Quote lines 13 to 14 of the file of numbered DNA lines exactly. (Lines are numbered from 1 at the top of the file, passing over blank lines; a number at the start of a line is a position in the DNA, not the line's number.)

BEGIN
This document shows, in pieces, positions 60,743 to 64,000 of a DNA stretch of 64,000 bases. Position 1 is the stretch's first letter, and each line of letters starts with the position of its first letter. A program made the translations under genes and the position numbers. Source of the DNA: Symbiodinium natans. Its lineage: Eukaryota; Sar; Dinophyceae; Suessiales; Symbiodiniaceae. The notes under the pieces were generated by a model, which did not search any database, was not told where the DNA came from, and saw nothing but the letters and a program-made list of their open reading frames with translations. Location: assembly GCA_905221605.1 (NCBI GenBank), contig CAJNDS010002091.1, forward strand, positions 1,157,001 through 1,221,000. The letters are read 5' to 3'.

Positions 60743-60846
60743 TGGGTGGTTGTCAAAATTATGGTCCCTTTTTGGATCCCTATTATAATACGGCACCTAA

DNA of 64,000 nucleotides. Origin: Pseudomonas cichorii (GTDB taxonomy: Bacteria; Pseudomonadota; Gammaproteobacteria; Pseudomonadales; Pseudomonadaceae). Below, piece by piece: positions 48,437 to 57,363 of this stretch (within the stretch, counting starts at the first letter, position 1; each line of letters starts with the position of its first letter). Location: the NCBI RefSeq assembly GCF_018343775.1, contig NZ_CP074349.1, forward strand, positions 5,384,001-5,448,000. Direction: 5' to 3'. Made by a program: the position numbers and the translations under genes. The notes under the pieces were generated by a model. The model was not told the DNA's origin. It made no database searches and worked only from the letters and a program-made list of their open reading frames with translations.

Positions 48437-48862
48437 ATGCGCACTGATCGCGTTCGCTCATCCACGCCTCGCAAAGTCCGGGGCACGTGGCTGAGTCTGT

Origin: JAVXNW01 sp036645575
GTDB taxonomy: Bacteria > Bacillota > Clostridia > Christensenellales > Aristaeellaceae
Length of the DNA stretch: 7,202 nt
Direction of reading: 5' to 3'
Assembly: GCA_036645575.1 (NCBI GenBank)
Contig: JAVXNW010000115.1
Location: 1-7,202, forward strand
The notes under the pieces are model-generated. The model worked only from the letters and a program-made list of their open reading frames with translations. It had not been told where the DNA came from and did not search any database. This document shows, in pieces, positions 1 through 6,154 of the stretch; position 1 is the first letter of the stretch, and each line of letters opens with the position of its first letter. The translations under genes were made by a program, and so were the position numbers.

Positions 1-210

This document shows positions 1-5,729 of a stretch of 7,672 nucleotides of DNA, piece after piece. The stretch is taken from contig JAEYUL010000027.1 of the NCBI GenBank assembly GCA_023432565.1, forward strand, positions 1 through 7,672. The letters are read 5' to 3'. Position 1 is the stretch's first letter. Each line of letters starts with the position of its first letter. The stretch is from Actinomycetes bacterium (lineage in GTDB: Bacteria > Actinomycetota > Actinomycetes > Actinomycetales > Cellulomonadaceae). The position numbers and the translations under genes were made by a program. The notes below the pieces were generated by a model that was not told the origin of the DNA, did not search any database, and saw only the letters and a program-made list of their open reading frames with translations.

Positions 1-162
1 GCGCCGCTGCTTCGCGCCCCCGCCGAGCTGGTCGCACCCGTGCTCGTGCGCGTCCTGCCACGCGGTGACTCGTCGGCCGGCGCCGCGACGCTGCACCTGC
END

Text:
Location: 1-7,202, forward strand
The notes under the pieces are model-generated. The model worked only from the letters and a program-made list of their open reading frames with translations. It had not been told where the DNA came from and did not search any database. This document shows, in pieces, positions 1 through 6,154 of the stretch; position 1 is the first letter of the stretch, and each line of letters opens with the position of its first letter. The translations under genes were made by a program, and so were the position numbers.